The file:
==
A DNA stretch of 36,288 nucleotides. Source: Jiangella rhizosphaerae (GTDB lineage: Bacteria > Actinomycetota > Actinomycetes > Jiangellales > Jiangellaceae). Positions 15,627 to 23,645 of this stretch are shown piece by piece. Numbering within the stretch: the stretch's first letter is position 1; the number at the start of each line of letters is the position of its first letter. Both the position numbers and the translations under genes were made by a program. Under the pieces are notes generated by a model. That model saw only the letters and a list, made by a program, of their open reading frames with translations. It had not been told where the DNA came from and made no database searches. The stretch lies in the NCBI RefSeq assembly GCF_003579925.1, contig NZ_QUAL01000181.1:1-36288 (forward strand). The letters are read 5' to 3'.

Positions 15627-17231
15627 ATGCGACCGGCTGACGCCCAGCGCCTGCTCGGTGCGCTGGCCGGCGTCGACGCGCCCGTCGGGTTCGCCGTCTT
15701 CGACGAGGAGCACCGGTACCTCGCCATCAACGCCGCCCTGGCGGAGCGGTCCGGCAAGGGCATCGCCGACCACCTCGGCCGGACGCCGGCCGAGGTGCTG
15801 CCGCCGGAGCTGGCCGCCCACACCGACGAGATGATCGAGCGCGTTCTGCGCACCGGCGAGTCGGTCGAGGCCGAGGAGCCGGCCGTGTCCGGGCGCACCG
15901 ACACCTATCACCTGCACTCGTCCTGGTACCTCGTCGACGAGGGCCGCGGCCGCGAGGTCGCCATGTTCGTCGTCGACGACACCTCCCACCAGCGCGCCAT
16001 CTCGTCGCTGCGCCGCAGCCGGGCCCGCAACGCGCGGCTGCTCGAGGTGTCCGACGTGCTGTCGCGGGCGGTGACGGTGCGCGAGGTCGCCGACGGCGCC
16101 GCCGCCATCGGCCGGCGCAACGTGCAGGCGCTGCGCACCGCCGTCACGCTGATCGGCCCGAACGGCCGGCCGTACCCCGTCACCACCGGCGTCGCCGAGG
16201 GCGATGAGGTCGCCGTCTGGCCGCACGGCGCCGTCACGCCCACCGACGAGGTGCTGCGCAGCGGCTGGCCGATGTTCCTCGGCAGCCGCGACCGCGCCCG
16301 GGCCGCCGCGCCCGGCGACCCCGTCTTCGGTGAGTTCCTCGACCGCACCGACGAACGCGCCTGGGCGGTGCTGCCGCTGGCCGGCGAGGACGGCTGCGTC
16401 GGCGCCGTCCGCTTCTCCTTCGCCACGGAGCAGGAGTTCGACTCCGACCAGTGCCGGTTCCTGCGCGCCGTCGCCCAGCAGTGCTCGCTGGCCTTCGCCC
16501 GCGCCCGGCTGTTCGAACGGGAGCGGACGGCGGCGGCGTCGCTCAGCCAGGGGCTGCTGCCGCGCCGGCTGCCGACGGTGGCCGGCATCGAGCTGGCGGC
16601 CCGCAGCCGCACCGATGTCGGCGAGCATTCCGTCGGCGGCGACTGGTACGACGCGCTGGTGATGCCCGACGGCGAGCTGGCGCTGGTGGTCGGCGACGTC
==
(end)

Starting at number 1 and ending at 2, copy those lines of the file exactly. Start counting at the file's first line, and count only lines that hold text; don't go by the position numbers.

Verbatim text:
A DNA stretch of 36,288 nucleotides. Source: Jiangella rhizosphaerae (GTDB lineage: Bacteria > Actinomycetota > Actinomycetes > Jiangellales > Jiangellaceae). Positions 15,627 to 23,645 of this stretch are shown piece by piece. Numbering within the stretch: the stretch's first letter is position 1; the number at the start of each line of letters is the position of its first letter. Both the position numbers and the translations under genes were made by a program. Under the pieces are notes generated by a model. That model saw only the letters and a list, made by a program, of their open reading frames with translations. It had not been told where the DNA came from and made no database searches. The stretch lies in the NCBI RefSeq assembly GCF_003579925.1, contig NZ_QUAL01000181.1:1-36288 (forward strand). The letters are read 5' to 3'.

Positions 15627-17231